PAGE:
In the differential form of the Gronwall's Lemma, we have the following: $$ \frac{d}{dt} \phi(t) \leq \psi(t) \phi(t), $$ for all $t\geq t_0$. Then, we get $$ \phi(t) \leq \phi(t_0) exp\left(\int_{t_0}^t \psi(s)ds \right), $$ for all $t\geq t_0$.

My remark is this inequality assumes that we can bound the function $\phi$ that is a solution to a linear differential equation with its intial condition $\phi(t_0)$. Also, known as "forward" differential equations.

Now, my question is, could we have the same estimate if we have a terminal condition (for a backward differential equation)?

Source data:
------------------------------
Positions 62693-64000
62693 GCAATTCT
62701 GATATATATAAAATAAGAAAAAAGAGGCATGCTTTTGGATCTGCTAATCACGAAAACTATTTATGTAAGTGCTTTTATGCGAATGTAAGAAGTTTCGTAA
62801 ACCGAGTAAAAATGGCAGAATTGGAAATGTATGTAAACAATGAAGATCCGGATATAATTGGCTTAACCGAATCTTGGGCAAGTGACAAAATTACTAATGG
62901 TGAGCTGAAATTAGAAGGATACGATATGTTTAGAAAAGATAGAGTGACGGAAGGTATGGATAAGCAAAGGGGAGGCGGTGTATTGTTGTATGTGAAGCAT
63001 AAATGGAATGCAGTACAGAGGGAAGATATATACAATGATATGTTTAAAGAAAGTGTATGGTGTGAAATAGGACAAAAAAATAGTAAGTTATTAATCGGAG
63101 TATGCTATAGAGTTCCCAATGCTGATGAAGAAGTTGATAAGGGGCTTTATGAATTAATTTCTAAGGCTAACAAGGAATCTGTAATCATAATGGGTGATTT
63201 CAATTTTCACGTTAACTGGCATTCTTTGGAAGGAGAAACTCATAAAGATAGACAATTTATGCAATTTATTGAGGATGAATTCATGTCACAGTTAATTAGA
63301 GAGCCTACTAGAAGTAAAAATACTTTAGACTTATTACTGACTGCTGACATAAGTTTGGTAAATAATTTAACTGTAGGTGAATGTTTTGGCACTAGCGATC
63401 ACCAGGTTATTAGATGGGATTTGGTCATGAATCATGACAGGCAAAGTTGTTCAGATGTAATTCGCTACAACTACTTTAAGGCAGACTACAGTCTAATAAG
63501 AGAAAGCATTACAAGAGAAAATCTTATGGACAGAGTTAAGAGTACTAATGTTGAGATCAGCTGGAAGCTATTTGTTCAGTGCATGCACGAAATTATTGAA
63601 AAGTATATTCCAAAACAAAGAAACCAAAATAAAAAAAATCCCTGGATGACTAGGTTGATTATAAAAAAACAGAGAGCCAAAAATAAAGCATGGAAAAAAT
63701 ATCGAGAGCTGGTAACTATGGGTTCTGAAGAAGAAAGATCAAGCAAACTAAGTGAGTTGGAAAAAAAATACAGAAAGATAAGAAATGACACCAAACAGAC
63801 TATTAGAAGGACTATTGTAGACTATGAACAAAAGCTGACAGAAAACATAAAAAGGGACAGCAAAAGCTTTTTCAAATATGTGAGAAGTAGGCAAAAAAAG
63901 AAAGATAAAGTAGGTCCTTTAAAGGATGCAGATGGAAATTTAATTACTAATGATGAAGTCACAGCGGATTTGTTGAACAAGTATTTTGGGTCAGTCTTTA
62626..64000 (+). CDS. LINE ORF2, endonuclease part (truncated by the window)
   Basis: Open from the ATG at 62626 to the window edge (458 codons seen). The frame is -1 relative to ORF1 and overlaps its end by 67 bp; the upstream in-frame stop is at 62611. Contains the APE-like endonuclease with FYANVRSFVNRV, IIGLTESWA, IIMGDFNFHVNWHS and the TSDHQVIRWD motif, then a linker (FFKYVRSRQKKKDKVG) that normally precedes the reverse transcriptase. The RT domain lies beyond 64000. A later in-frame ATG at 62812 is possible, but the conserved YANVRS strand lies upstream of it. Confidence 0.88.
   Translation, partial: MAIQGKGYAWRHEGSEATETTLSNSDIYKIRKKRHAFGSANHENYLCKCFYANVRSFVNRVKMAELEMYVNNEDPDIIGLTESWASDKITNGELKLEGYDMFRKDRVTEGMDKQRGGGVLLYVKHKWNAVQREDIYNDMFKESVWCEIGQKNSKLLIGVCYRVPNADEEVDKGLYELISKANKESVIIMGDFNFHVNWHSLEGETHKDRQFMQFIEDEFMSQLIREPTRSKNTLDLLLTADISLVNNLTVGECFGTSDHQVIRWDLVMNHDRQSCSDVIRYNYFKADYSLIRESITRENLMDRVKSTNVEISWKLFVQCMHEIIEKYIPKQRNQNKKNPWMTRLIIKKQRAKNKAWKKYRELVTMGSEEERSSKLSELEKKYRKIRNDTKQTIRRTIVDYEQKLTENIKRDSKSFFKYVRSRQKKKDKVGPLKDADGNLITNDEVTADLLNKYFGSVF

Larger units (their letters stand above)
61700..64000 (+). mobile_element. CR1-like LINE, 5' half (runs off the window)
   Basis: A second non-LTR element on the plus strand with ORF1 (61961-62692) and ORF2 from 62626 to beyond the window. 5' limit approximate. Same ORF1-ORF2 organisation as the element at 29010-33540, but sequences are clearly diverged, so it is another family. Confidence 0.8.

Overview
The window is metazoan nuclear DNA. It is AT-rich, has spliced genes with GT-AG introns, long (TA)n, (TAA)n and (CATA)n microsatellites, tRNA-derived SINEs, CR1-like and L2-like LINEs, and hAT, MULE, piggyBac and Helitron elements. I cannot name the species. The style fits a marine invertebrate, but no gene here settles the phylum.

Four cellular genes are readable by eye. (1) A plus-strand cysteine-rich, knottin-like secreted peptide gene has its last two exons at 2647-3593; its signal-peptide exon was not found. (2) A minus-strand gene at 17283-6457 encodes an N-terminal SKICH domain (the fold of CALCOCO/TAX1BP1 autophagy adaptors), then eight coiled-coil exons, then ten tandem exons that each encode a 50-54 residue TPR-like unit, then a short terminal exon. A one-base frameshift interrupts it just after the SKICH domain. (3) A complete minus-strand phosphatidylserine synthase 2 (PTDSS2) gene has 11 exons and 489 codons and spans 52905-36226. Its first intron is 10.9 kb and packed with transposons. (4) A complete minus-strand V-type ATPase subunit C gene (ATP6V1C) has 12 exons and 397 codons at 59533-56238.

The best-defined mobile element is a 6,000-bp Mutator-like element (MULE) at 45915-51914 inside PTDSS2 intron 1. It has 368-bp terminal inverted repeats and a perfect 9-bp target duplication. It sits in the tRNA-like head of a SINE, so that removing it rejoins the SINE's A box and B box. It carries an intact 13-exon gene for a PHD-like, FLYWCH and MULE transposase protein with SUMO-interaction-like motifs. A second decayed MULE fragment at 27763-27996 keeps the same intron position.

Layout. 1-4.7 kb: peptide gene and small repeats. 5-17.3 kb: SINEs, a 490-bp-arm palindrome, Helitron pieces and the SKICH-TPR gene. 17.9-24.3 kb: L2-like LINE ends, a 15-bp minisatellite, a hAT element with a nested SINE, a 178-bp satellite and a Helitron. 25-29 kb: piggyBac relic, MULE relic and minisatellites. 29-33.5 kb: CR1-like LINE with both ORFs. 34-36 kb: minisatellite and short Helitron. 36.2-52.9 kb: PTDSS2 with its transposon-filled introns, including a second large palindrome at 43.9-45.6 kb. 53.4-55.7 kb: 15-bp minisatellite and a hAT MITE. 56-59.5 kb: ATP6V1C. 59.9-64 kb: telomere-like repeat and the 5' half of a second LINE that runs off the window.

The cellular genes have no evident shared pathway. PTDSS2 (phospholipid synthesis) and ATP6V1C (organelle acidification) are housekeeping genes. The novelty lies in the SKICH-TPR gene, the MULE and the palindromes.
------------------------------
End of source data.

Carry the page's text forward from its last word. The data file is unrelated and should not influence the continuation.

To be precise, do we have the following:

$$ \phi(t) \leq \phi(t_0) exp\left(\int_{t_0}^t \psi(s)ds \right), $$ for all $t\in [t_0,t_1]$. Could, we have

$$ \phi(t) \leq \phi(t_1) exp\left(\int_{t}^{t_1} \psi(s)ds \right), $$ for all $t\in [t_0,t_1]$.

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    $\begingroup$ You can always reduce one case to the other with a change of variable $t \mapsto t_0 + t_1 - t$. $\endgroup$
    – Martin R
    Feb 12 at 9:30
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    $\begingroup$ And consider $\tilde\phi(t)=-\phi(t_0+t_1-t)$. This restores the original situation, but transforming back it will show that the upper bound in forward direction turns into a lower bound in backward direction. $\endgroup$ Feb 12 at 10:53


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